Will Roads Drive Cars In The Future?

Automated highway systems establish broad communication and take control of the entire road network, enabling more efficient and safe travel.

In line with what Steve Jobs famously said, we are at the intersection of humanities and sciences.

Technology is no longer an intangible, hard to grasp entity concocted in secretive labs; it is actively used to improve human life every day. One such concept for the future is automated highways. At first, this might sound like the airport carousel that brings your luggage after a flight, but there is far more to it than that!


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A future beyond driverless cars

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A commuter’s worst nightmare (Photo Credit : Anton Gvozdikov/Shutterstock)

Self-driving capabilities are built into many modern cars to some extent, and there is no denying that cars and drivers will share their driving duties in the future. However, if all cars were granted a mind of their own, the roads would be utterly chaotic. Just as the teacher in a classroom keeps children orderly, it would also be nice to have someone watch over traffic, telling all those “smart cars” what to do, as the police certainly can’t help!

Automated highway systems (AHS)

The idea of automated highways has been in the works for some time now. The concept stems from the fact that vehicles operate in an ecosystem, not in isolation. However, it is impossible for a human driver to have full visibility and awareness of the entire ecosystem.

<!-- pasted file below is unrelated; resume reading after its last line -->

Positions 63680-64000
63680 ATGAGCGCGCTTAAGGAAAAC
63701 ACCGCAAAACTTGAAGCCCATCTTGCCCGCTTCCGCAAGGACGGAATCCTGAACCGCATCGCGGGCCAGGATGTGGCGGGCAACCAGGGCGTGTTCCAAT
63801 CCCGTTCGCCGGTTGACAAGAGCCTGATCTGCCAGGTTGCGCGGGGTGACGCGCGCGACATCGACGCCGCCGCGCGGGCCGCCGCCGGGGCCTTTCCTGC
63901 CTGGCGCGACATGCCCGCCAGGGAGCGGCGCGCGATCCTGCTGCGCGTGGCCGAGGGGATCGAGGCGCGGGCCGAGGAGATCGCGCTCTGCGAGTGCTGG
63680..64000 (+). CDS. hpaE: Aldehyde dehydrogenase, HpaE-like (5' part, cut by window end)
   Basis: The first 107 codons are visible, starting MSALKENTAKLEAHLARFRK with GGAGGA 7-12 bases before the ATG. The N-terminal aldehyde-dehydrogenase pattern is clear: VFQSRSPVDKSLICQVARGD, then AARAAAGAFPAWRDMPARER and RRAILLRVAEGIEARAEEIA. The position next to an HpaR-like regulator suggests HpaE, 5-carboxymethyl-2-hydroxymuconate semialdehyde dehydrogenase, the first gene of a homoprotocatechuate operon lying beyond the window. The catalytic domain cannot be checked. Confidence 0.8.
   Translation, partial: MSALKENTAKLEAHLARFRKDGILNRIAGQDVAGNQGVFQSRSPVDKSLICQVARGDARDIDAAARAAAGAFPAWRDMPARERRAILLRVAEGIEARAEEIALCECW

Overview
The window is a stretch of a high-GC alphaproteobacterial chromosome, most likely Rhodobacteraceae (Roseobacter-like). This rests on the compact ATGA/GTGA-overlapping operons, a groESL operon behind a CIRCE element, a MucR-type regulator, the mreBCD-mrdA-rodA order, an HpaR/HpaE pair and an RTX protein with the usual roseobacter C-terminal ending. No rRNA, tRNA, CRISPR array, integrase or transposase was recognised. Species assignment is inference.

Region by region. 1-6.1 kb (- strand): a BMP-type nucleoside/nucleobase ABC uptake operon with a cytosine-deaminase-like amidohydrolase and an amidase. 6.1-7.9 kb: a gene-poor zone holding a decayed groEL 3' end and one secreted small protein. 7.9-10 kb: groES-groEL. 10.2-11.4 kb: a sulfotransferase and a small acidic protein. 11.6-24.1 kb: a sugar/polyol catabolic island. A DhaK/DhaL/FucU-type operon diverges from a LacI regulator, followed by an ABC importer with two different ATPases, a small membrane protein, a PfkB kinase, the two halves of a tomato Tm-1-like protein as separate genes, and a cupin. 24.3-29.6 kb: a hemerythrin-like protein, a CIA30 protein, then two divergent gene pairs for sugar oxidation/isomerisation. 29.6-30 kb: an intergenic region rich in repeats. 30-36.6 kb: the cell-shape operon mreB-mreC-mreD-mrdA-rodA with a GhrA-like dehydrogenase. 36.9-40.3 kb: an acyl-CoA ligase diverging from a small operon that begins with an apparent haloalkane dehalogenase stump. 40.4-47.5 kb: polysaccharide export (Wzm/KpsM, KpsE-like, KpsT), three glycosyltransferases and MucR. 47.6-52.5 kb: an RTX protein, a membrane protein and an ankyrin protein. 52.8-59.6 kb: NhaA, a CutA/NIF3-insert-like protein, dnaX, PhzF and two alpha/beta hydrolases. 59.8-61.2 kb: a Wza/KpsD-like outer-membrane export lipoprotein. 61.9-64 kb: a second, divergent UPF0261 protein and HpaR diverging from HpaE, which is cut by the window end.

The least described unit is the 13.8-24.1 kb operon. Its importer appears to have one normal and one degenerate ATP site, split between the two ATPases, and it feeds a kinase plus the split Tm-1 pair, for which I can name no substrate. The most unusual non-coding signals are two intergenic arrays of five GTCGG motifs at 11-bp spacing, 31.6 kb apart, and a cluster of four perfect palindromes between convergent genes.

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Traffic snarls are a major cause of frustration, often resulting in mishaps (Photo Credit : tommaso79/Shutterstock)

This highway ecosystem has several participants and variables, including fellow motorists using all types of vehicles, obstacles, road design and even stray animals. The ecosystem is further governed by various factors, which could be as simple as speed limits, or something as complex as the driver’s state of mind and individual skills.

The increased number of variables adds more complexity to the system. Implications of this are commonly faced in problems such as road rage, risky maneuvers, unplanned traffic jams, and accidents. Fortunately, AHS obliterates most of these governing factors by taking a bird’s eye view of this dynamic ecosystem. It uses this information to communicate with various vehicles on the road, directing them to the most efficient and safe ways to complete a given journey.

AHS technology

Most modern cars are built with many useful features that enable them to assist the driver and communicate with other vehicles on the road in some way. Some of these include lane departure assistance, adaptive cruise control, and even driver attention detection. AHS seeks to further their utility by adding sensors like CCTV, radar, obstacle sensing, lane tracking and positioning sensors to existing road networks. The most important part of AHS is the communication between the road intelligence and the onboard vehicular intelligence.

Sensing system and wireless communication network of vehicle. Autonomous car. Driverless car. Self driving vehicle.

Automated highway systems feed the onboard intelligence in vehicles with relevant information pertaining to the most optimum road use (Photo Credit : metamorworks/Shutterstock)

The technology is often identified in 5 discrete levels, ranging from being fully cooperative (traditional driving) to fully controlled (autonomous driving under AHS infrastructure guidance). Each level differentiates from the other by the amount of control the driver has, as compared to the infrastructure. This control is defined by four parameters, namely local position keeping, ability to change lanes, ability to detect obstacles and react to them, and the ability to control the flow of traffic.

Autonomous concept